Clinical Trials in Cancer Research
New course in the portfolio of the CCBIO Research School of Cancer Studies.
Course title: "Clinical Trials in Cancer Research"
Date: October 3 and 4, 2019
Registration: Registration link will be available at a later point.
Preparing participants to conduct clinical trials
Clinical trials are studies performed in humans aimed at evaluating one or more medical surgical or behavioral intervention(s), and trials are the primary method to determine whether a new treatment is safe and effective. Most often a clinical cancer trial compare the most effective known treatment for a specific type or stage of cancer with a new approach although other designs are used more and more. Today clinical trials for almost every type of cancer and the numbers are increasing. While many trials focus on late stage disease there are also trials for cancer prevention and early diagnosis, and prevention of recurrence and survivorship.
The course will consist of 6 different modules. First day will cover:
- General principles
The second day will focus on:
- Success factors
- Clinical trials in the future
The course is designed to prepare the participants to conduct clinical trials in humans. The modules included will be based on the ICH_GCP, and the participants will receive a certificate in Good Clinical Practice on completion of the course.
The course will be led by Professor and Associated Investigator Line Bjørge at the Centre for Cancer Biomarkers CCBIO and Professor and CCBIO International Affiliated Investigator Hani Gabra, Imperial College of London, London and AstraZeneca, Cambridge, UK.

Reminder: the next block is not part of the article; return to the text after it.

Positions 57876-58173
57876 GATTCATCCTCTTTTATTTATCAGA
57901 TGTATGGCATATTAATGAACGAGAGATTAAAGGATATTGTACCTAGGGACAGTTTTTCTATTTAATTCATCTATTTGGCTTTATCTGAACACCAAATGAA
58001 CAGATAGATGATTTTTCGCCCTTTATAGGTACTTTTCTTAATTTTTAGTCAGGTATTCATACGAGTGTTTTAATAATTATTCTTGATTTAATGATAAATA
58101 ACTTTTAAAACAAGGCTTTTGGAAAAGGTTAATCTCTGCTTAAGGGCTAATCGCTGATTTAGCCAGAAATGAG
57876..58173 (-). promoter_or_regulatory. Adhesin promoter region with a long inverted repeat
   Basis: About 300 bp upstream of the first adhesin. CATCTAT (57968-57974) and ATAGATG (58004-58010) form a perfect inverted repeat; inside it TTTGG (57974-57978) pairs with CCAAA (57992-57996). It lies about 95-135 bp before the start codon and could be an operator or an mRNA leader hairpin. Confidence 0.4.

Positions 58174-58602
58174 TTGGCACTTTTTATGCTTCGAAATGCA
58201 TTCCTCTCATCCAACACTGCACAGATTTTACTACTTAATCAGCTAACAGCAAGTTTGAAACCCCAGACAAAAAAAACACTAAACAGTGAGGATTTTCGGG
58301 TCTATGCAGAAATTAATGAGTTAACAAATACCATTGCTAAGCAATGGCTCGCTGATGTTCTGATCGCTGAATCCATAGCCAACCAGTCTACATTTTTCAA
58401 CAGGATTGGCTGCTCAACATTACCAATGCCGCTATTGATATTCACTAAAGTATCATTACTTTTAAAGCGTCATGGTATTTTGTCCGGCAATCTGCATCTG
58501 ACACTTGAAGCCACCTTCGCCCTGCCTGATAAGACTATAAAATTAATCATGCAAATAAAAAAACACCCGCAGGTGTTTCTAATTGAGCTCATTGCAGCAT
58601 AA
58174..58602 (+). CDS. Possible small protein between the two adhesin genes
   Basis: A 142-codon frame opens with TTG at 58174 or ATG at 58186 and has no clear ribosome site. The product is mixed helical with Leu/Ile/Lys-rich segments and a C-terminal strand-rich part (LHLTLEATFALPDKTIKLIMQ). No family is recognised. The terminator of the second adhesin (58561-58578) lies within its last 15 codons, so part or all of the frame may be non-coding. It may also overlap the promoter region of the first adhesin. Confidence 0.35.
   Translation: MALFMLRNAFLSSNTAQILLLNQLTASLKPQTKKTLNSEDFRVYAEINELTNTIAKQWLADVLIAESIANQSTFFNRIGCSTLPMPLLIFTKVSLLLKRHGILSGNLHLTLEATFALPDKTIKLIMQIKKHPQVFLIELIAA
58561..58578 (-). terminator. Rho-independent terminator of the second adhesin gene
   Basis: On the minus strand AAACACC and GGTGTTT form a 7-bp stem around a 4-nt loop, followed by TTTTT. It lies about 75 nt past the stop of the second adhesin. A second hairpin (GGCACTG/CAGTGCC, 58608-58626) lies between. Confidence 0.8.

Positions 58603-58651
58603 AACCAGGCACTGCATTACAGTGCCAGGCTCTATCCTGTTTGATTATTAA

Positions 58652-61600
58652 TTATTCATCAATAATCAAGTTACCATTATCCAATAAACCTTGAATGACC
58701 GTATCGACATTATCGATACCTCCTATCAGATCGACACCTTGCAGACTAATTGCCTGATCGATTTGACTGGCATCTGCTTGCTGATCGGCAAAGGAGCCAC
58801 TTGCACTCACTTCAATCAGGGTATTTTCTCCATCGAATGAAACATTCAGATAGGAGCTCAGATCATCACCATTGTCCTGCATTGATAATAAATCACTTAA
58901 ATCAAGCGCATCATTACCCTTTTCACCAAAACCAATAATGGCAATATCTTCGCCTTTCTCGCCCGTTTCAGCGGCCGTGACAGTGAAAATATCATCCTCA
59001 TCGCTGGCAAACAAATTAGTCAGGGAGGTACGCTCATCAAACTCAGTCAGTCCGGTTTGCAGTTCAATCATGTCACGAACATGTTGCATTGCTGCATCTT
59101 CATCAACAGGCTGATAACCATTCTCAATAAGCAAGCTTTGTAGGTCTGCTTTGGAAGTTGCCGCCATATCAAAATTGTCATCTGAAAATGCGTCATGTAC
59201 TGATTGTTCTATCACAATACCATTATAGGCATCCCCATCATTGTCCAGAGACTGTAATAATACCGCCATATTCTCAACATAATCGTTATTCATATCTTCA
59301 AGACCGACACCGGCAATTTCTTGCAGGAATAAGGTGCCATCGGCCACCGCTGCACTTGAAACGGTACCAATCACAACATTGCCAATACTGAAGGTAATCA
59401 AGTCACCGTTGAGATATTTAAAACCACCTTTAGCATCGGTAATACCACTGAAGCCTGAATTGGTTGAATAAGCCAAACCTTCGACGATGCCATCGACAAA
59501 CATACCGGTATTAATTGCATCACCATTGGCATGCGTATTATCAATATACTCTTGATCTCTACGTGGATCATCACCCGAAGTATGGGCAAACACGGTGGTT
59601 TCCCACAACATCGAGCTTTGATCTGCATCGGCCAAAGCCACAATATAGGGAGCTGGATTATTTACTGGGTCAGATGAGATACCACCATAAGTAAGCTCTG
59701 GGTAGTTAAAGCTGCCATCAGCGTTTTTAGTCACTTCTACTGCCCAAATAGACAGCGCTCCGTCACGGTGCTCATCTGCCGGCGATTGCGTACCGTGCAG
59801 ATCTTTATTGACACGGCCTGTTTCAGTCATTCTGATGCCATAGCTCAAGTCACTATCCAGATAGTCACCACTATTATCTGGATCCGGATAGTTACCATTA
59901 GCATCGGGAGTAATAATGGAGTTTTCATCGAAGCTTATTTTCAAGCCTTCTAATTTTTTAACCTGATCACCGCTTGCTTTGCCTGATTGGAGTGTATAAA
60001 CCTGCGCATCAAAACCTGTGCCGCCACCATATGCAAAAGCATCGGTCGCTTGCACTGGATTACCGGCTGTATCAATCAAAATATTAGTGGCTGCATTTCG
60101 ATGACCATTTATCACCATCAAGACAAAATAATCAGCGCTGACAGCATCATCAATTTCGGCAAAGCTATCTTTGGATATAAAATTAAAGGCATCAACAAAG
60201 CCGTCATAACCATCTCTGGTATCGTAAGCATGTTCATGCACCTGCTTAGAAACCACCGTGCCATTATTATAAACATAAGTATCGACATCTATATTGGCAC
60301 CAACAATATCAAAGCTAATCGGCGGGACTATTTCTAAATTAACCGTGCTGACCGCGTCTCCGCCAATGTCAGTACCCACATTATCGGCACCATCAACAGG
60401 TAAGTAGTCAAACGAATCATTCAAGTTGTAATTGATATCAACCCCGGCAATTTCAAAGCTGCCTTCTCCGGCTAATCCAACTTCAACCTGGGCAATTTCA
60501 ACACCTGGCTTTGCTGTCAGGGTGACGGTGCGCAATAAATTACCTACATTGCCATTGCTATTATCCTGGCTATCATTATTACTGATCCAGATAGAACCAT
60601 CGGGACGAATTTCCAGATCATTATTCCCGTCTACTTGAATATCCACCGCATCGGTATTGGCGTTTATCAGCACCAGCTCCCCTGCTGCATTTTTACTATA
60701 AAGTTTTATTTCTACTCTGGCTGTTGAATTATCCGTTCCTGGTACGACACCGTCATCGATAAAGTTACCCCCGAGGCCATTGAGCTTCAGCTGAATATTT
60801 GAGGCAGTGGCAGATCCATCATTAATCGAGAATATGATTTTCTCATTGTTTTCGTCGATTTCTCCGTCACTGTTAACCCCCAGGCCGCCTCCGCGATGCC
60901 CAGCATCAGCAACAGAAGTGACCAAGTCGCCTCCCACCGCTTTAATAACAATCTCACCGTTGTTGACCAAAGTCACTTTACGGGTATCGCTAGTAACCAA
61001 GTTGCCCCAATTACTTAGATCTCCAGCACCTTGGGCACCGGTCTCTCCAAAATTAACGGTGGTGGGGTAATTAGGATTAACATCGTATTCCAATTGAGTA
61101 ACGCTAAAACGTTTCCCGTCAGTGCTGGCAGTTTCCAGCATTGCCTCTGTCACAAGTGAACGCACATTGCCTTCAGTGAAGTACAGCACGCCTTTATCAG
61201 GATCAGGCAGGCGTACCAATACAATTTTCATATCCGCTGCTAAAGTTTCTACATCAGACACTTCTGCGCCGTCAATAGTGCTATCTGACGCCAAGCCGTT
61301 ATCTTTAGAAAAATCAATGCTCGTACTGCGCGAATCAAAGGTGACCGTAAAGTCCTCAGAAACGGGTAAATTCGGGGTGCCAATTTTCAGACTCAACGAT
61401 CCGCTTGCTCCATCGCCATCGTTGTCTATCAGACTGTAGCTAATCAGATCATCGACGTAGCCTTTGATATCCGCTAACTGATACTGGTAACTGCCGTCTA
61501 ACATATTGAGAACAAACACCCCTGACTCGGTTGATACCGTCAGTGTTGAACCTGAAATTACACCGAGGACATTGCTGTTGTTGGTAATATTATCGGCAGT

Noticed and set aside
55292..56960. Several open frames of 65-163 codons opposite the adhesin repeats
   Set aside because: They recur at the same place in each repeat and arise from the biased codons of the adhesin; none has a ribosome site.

The course is not applicable for ECTS.
Part I. Clinical trials - General
Bjørn Tore Gjertsen, Bergen Why clinical trials? What is a clinical study?
Nina Jebsen, Bergen Different study designs
Yngvar Fløisand, Oslo How to run a clinical trial in at clinical department / at a clinical research unit
Camilla Tøndel, Bergen Differences between children and adults in clinical trials?
The Norwegian Cancer Society Why clinical trials from the patients’ perspective?
12.45 - 13.45
Part II. Study structure
Bente Vangen, Bergen and Ingunn Heie Anundskås, Bergen
An overview of the following subjects will be given: Roles and responsibility (sponsor vs.investigator). protocols, data monitoring and important study specific terminology
Part III. Operations: : From planning to completion
Cathrine Hartveit, Bergen and Marianne Flatebø, Bergen
An overview of the following subjects will be given, feasibility budgeting and contracts, inform concent, recruitment, source documents, data management / eCRF, safety, reporting, closure
14.45 -15:00 Coffee brake
15:00 – 15.30
Part IV. Formalities and regulations
Anne-Mathilde Kvamme, Bergen and Christer Kleppe, Bergen:
An overview of the following subjects will be given: GCP, reporting, authorities, rules for data protection, insurance, study registries and NorCRIN
Part V. Translational research protocols
Line Bjørge, Bergen Translational research in clinical trials
Hani Gabra, London Design of translational research protocols
Redun Kopperud, Bergen Biobanking
Kl. 9.00 -11.30
Part VI. How to succeed?
Kreftforeningen: The patients’ perspective
Oddbjørn Straume, Bergen: Melanoma studies
Fredrik Hellem Schjesvold, Oslo: Multiple myeloma – The Oslo experience
Mansoor Raza Mirza, Copenhagen: NSGO - from a Nordic interest group to a global leader in clinical trials
12.30 – 14.30
Part VII. Clinical trials in the future
James Matcham, Cambrigde Design of clinical trials in the future
Donal Landers, Manchester Digital experimental medicine in Oncology
Ketil Widerberg, Oslo How artificial intelligence can improve clinical trials
The Norwegian Cancer Society: Use of patients as co-scientists / Decision aids
Kl 14.30 -15.00
Summary and conclusion